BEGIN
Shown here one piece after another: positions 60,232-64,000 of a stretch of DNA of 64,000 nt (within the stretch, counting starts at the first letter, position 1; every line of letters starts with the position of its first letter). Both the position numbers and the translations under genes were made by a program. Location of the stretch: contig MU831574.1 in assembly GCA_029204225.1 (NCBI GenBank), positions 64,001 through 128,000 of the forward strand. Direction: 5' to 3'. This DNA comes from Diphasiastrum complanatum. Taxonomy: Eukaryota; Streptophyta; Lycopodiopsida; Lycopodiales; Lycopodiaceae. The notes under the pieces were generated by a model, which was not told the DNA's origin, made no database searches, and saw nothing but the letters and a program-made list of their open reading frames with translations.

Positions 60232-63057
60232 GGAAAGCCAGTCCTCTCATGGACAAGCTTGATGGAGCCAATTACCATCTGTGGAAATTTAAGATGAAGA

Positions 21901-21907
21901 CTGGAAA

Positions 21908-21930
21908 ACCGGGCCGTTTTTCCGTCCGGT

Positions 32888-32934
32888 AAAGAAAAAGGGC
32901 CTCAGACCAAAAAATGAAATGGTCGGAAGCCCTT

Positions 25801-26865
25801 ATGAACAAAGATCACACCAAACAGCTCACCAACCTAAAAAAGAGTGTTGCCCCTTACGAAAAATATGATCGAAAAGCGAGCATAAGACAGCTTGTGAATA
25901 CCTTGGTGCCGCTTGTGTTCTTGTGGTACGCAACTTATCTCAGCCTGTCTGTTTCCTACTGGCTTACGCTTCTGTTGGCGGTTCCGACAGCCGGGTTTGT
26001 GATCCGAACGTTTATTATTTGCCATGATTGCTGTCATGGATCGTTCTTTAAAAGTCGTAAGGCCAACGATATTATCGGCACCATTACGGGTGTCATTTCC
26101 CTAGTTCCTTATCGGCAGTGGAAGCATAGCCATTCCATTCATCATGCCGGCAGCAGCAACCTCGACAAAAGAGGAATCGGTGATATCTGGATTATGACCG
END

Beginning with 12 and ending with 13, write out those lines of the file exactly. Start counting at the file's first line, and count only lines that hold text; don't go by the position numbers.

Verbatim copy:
25801 ATGAACAAAGATCACACCAAACAGCTCACCAACCTAAAAAAGAGTGTTGCCCCTTACGAAAAATATGATCGAAAAGCGAGCATAAGACAGCTTGTGAATA
25901 CCTTGGTGCCGCTTGTGTTCTTGTGGTACGCAACTTATCTCAGCCTGTCTGTTTCCTACTGGCTTACGCTTCTGTTGGCGGTTCCGACAGCCGGGTTTGT